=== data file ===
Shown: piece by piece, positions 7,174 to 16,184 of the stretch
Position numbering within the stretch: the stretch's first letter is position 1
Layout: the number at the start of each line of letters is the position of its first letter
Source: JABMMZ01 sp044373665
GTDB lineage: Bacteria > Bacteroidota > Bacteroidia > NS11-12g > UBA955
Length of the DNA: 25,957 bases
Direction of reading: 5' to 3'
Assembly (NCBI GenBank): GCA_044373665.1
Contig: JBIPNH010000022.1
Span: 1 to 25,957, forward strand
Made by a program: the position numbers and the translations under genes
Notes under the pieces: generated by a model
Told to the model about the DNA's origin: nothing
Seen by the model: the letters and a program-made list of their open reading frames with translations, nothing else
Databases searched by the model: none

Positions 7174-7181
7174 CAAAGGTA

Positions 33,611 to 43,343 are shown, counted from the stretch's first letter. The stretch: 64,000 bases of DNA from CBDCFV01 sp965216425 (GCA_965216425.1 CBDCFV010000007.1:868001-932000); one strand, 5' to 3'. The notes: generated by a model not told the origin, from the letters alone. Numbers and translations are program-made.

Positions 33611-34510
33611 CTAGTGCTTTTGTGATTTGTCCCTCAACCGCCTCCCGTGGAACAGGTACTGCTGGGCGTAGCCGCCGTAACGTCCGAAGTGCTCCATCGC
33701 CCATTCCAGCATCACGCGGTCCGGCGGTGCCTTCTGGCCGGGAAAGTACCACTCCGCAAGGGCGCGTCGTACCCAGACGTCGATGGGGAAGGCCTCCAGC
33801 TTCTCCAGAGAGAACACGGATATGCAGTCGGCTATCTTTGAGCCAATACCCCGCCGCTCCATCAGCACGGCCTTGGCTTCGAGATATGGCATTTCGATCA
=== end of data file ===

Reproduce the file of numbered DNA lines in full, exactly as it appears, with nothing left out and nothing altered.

Shown: piece by piece, positions 7,174 to 16,184 of the stretch
Position numbering within the stretch: the stretch's first letter is position 1
Layout: the number at the start of each line of letters is the position of its first letter
Source: JABMMZ01 sp044373665
GTDB lineage: Bacteria > Bacteroidota > Bacteroidia > NS11-12g > UBA955
Length of the DNA: 25,957 bases
Direction of reading: 5' to 3'
Assembly (NCBI GenBank): GCA_044373665.1
Contig: JBIPNH010000022.1
Span: 1 to 25,957, forward strand
Made by a program: the position numbers and the translations under genes
Notes under the pieces: generated by a model
Told to the model about the DNA's origin: nothing
Seen by the model: the letters and a program-made list of their open reading frames with translations, nothing else
Databases searched by the model: none

Positions 7174-7181
7174 CAAAGGTA

Positions 33,611 to 43,343 are shown, counted from the stretch's first letter. The stretch: 64,000 bases of DNA from CBDCFV01 sp965216425 (GCA_965216425.1 CBDCFV010000007.1:868001-932000); one strand, 5' to 3'. The notes: generated by a model not told the origin, from the letters alone. Numbers and translations are program-made.

Positions 33611-34510
33611 CTAGTGCTTTTGTGATTTGTCCCTCAACCGCCTCCCGTGGAACAGGTACTGCTGGGCGTAGCCGCCGTAACGTCCGAAGTGCTCCATCGC
33701 CCATTCCAGCATCACGCGGTCCGGCGGTGCCTTCTGGCCGGGAAAGTACCACTCCGCAAGGGCGCGTCGTACCCAGACGTCGATGGGGAAGGCCTCCAGC
33801 TTCTCCAGAGAGAACACGGATATGCAGTCGGCTATCTTTGAGCCAATACCCCGCCGCTCCATCAGCACGGCCTTGGCTTCGAGATATGGCATTTCGATCA